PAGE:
hi B., what does your daughter say about it? talking to her in an unaccusing, helpful way is your first step, though im sure you have already done that. if she tells you, or if she isnt really talking and you feel that she is really struggling academically and that the problem isnt something else (there can be soooo many issues at this age, friends, sleep, self-image, boys, etc etc)... but if you think that the problem really is academic and that you have explored and gotten all you can out of your school district (have you spoken to an administrator to see what else might be available?), i would definitely look into some tutoring, it can be a huge help, especially if she clicks with the tutor. i know one on one can be expensive, there are also many programs out there that are good too, sylvan, score, kumon, huntington.... however, if you really cant swing any of it, i would call your local college, especially one with a decent education program. lots of times there are education students who get credits for working with a student, or who need a student to work with that they will do a study on. (i did this when i was an education student, my whole class had to find kids to work with and write up a study. i worked twice a week with a little boy whos mom was a client at a clinic i was working at at the time, and it was a great deal all around, we all benefited sooo much). if that is no help, try boces, they can be a great resource too. best of luck to all of you, D.

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C.D.

answers from New York on

Does your school district offer a homework help program?

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A.D.

answers from Burlington on

I have a 17 year old step0son who was living with us. He wasn't doing very well in school for awhile. Then I deside to get involved in the things he does like to do. His father works all the time and it was only him and I and my 6 year old son.
I got acctive in t he things he was doing like wresling and his friends. I found out from talking to him that what he really wanted was for me to be more active in his life like asking questions about school and what he does during the day.
Everyday i would ask him how is school hat you do in your classes. When he would have something at school i would be there and get involved.
His grades started to go up and he was doing alot better. His father still worked alot but i was there. sHe wanted that attenchan.
Good luck
A.

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J.

answers from New York on

I am sure you are trying very hard and probably thought of this, but this is all my opiniopn based on limited information. Have you figured out why she isnt finishing? Is it too hard? Is it taking too long? Is it too easy? Does she not have all supllies or is disorganized? Once you figure that out then its easier to address. You can ask her teachers if it can be modified for a short time until she experiences some success doing it all. Also you can set timers to see how long she is working on it non-stop and give breaks every 20 minutes (or whenever her attention starts to wander) Have you asked her why or what would help motivate her to complete all of her homework everynight? You can draw up a contract for a reward (staying up later, "buying" her videos and playing time back ,"buying" computer time back ) for each minute pper day or week or each 5 minutes she gets to do something etc. What sort of reward does she want? She is also going to need to make a plan as soon as she gets home how she is going to attack the homework and an order to get it done- what comes first , next etc. There should be a time limit that if math takes too long she needs to move on to other subjects, and go back to finish with help later. Martial arts does teach discipline and i have heard it helps. A tutor also may help , but all they are going to do is sit there as she does it if you haven't identified a specific problem -you may be able to higher a high school student to tutor and save some money there. I believe in shorter rewards because going as long as a report card, she may burn out trying and needs the recognition and encouragement for keeping it up. At that time you can do something bigger, but make sure there are smaller things along the way.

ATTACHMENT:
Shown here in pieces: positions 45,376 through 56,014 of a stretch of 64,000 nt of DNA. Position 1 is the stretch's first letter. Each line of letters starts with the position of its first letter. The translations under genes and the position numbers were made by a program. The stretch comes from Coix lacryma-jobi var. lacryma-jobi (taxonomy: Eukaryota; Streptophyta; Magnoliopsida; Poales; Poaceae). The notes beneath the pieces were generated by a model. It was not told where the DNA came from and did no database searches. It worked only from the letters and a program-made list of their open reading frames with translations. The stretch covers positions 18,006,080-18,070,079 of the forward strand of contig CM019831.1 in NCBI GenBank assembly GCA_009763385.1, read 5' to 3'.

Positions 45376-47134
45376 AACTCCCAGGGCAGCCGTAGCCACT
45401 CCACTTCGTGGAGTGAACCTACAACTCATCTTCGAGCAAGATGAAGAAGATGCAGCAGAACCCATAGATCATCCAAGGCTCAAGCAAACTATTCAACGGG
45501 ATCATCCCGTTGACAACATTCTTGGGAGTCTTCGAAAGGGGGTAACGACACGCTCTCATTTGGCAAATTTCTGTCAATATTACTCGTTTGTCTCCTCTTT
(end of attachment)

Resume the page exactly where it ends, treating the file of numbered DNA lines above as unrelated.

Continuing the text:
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C.D.

answers from New York on

I have to agree with you. My daughter play soccer and even though she is up late doing homework and it seems very stressful with practice, games and homework. Her grades are actually better during the soccer season. It helps her let out her fustrations and she is more relaxed. How about school sports, we pay because my daughter plays on a travel team with a soccer club but it is very reasonable. good luck it is not easy.

C.
Mom to Danielle, Nicole, Amanda & Joe-Joe
http://colleend.stayinhomeandlovinit.com

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P.R.

answers from New York on

Teenage years are a tuff one. My son was one of those kids who never completed his work or did his work and never handed it in. Never really found out why. But later in years (18) he did get into serious trouble. I myself was one of those kids who never did her work and skipped school etc. My probelm was drugs. Yes at that age. My mom never gave up on me she asked for any and all sorts of advise. Isn't there some kind of agency that works on a sliding scale in your area? It sounnds like the best thing is to try and get some kind of counseloring. I wish you the best of luck and never give up.